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  Belly, belly Be my world, Sphere bigger Than the starved unheard. Grumble When food’s in sight, Bloat more By every day and night. The other day I noted, cheap. A Jetstar flight In but a week. The destination? India! A place Of spice And simmered yum… Curries, Naan, Samosas hot! Apparently cheaper By a lot. For one quarter-pounder meal Right here, I can buy a banquet Over there! An opportunity, A chance for you, My belly, belly, Sphere of food. So I took the flight, And rested well Through skies of blue, And clouds that swell. Much like the wine And beer, And food, I enjoyed upon the flight, Times two. After landing safely Secure and still, I keenly walked For my next meal. Bursting through the airport door, …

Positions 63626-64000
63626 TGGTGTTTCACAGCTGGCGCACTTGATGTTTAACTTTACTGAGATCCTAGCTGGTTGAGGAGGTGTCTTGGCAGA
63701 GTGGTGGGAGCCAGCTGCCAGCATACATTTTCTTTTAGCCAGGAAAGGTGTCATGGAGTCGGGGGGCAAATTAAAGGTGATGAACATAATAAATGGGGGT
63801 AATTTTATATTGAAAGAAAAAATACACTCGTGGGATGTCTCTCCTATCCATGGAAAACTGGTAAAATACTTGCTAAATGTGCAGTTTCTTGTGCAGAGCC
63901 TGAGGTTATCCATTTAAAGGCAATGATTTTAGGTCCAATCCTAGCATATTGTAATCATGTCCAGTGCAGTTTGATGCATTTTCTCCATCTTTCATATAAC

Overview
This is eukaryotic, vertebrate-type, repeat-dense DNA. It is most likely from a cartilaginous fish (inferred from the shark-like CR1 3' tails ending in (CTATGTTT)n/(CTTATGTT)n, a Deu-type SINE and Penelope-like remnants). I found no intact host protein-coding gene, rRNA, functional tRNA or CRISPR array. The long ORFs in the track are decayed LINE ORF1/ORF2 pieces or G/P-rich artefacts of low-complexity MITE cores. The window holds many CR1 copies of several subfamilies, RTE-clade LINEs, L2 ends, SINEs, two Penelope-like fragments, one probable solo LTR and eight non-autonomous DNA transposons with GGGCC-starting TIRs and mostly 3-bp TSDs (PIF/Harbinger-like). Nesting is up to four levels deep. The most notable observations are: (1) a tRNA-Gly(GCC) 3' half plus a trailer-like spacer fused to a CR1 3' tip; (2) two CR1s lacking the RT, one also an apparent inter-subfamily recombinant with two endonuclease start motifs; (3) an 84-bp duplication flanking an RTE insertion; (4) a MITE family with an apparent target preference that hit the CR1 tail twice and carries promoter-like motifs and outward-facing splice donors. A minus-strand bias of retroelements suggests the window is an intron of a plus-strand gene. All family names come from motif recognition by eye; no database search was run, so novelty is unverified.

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    At the risk of sounding like a broken record, this was an amazing short list. Eleven high quality entries that tackled the theme in a variety of poignant and often funny ways. From a washed up comedian to a dead cat to a hungry patron with a strange phobia the short list was as interesting as it was eclectic. And it wasn’t just me who thought so. The judges delivered our highest scores yet. With almost half the short list scoring above the winning score from our previous award. Our people’s choice winner this time round was Camilla by Kirstin Whalen. An excellent story that might have won the judges prize if it have stuck a little closer to the theme ;P.   As for our winner… For …